Special Issue "Remote Sensing of Snow and Its Applications"

A special issue of Geosciences (ISSN 2076-3263). This special issue belongs to the section "Geophysics".

Deadline for manuscript submissions: closed (31 March 2019)

Special Issue Editors

Guest Editor
Dr. Ali Nadir Arslan

Finnish Meteorological Institute, Helsinki, Finland
Website | E-Mail
Interests: remote sensing; electromagnetic theory & modeling; methods & applications for cryosphere; snow cover; phenology
Guest Editor
Dr. Zuhal Akyurek

Middle East Technical University, Ankara, Turkey
Website | E-Mail
Interests: snow hydrology; modelling; optical remote sensing; spatial variability of snow

Special Issue Information

Dear Colleagues,

Snow cover is an essential climate variable directly affecting the Earth’s energy balance. Snow cover has a number of important physical properties that exert an influence on global and regional energy, water and carbon cycles. Surface temperature is highly dependent on the presence or absence of snow cover, and temperature trends have been shown to be related to changes in snow cover. Its quantification in a changing climate is thus important for various environmental and economic impact assessments. Identification of snowmelt processes could significantly support water management, flood prediction and prevention.

Remote sensing provides a good understanding of snow cover and enable snow cover information to be assimilated into hydrological, land surface, meteorological and climate models for predicting snowmelt runoff, snow water resources and to warn about snow-related natural hazards.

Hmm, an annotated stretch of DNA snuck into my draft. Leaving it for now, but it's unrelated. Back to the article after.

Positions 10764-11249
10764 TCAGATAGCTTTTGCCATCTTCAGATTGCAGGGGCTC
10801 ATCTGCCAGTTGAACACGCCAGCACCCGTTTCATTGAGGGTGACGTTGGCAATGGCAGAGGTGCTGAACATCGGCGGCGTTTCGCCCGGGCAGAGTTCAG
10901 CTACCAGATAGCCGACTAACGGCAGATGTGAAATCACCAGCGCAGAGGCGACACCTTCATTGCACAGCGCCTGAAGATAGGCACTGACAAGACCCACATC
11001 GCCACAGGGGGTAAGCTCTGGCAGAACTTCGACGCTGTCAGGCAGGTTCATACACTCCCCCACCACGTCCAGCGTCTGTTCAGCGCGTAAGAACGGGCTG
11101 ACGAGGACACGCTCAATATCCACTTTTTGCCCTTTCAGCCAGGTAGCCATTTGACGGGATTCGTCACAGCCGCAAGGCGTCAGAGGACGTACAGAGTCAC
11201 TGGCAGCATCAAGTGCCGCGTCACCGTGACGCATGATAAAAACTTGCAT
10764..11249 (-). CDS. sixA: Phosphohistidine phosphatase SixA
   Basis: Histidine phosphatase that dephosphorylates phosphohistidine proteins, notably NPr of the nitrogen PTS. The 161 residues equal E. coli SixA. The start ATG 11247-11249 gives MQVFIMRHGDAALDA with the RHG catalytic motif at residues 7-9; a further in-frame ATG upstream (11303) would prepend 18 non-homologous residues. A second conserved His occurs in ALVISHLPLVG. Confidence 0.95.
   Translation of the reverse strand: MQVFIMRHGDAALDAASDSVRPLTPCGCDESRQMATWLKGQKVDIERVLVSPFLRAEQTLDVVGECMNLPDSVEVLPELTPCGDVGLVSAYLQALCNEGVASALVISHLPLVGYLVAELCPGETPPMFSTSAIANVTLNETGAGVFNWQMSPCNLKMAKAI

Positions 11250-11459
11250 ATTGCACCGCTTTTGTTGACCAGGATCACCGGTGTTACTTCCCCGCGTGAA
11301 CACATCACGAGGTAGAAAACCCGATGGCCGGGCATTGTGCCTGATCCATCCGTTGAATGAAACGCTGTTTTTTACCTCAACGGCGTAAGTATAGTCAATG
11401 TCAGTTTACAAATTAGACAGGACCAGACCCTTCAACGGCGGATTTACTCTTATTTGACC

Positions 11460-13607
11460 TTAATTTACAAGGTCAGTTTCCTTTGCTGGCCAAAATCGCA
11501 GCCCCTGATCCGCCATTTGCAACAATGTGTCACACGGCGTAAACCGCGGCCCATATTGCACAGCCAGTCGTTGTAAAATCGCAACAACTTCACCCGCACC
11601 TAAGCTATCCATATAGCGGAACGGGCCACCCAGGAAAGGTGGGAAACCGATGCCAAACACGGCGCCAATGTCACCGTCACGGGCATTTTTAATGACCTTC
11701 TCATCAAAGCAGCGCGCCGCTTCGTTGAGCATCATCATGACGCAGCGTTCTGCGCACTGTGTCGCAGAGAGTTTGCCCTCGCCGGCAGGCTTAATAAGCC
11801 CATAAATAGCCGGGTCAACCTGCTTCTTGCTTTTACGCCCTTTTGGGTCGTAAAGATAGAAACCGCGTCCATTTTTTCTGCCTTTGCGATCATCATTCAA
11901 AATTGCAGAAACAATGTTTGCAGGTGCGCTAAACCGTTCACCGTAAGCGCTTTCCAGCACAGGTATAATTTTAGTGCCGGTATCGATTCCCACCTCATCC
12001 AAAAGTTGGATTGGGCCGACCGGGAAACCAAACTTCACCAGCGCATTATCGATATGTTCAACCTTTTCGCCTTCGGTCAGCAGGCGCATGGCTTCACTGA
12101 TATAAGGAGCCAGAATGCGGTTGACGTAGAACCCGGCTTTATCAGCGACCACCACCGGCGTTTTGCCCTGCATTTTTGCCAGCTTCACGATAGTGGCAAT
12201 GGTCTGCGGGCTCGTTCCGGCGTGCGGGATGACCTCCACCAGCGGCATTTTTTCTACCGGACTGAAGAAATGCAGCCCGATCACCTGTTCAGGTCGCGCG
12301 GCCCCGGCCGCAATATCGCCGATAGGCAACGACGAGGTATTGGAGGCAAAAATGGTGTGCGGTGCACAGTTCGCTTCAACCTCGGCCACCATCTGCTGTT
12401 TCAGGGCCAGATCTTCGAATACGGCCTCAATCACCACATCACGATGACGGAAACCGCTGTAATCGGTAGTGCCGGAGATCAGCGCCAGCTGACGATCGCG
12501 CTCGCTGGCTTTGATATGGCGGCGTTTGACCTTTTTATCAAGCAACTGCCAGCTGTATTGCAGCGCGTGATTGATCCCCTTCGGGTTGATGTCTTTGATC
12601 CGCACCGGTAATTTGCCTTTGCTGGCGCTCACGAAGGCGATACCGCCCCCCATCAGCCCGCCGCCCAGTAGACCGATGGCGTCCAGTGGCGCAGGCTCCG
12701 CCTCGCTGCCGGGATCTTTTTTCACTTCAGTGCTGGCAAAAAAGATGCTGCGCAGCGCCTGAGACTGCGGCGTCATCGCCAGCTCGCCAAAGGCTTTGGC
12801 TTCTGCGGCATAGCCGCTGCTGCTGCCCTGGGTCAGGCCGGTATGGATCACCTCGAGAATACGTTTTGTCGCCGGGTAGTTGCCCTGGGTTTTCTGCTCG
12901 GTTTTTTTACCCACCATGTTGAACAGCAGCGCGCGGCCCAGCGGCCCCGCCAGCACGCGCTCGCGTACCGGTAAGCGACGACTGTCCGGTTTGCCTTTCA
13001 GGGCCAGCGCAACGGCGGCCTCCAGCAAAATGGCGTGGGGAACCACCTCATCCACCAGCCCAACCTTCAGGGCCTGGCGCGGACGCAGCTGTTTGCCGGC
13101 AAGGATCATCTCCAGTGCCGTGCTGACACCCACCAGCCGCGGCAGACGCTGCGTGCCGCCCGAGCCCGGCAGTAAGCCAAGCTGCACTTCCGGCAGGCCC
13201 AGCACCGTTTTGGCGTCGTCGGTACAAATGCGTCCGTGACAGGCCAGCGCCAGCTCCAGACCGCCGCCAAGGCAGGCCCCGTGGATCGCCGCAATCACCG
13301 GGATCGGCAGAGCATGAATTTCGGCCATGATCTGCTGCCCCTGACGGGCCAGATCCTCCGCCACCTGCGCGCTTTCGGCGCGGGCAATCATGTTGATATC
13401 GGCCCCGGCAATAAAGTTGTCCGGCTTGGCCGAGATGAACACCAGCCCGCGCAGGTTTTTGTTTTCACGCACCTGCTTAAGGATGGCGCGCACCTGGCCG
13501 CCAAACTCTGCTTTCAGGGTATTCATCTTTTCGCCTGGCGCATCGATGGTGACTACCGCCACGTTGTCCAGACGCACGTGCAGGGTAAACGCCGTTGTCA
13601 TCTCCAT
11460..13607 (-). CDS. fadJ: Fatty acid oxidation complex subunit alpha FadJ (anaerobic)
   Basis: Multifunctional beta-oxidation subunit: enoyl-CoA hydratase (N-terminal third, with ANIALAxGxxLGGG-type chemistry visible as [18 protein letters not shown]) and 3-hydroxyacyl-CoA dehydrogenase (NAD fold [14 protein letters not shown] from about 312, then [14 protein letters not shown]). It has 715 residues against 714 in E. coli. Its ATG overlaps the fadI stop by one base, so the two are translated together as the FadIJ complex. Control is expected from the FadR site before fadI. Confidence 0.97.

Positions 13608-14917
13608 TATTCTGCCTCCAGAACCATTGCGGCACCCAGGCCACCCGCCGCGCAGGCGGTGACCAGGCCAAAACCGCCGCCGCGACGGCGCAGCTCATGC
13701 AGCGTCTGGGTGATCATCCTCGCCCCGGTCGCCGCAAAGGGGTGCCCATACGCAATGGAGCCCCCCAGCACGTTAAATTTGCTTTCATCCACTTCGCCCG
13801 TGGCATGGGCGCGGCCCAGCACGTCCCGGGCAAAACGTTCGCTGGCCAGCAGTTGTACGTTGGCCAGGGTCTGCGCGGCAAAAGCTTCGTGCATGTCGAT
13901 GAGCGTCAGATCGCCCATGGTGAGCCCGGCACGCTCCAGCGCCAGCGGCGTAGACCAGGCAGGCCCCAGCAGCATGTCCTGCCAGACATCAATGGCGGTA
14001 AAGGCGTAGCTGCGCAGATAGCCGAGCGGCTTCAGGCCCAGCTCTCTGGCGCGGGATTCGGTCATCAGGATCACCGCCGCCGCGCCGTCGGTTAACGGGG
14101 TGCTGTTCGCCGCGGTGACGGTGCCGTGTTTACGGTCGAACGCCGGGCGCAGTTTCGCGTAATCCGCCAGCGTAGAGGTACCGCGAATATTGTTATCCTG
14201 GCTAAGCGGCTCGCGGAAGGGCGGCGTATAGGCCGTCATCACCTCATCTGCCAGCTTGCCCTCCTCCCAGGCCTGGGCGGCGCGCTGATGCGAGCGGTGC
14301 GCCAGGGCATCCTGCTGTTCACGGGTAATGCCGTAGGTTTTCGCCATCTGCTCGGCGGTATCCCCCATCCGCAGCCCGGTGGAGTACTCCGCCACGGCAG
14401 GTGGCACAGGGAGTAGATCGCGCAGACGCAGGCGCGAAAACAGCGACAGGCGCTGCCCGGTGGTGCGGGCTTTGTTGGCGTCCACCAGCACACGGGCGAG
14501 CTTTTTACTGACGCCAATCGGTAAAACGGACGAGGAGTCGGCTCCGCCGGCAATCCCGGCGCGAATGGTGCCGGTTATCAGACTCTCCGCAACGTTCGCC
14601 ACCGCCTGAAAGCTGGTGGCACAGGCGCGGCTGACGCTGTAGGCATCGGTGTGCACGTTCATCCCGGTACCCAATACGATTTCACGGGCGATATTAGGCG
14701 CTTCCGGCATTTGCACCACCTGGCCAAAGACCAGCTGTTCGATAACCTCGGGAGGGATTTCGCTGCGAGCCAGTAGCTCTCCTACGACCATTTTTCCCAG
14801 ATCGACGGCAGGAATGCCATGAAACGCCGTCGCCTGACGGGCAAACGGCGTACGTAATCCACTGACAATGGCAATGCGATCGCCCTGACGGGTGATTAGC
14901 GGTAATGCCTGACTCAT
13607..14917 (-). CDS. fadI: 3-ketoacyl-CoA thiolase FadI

This Special Issue invites and encourages to submit covering all instrumentation/sensors and methodologies/models/algorithms in remote sensing of snow parameters (snow extent, snow depth, snow wetness, snow density, snow water equivalent, etc.) and applications where remotely-sensed snow information are used for, including, but not limited to:

  • Remote sensing techniques and methods for snow
  • Modelling, retrieval algorithms and in-situ measurements of snow parameters
  • Multi-source and multi-sensor remote sensing of snow
  • Remote sensing and model integrated approaches of snow
  • Applications where remotely sensed snow information used for such as weather forecasting, flooding, avalanche, water management, traffic, health and sport, agriculture and forestry, climate scenarios, etc.
  • Copernicus Sentinels, etc.

Dr. Ali Nadir Arslan
Dr. Zuhal Akyurek
Guest Editors

Manuscript Submission Information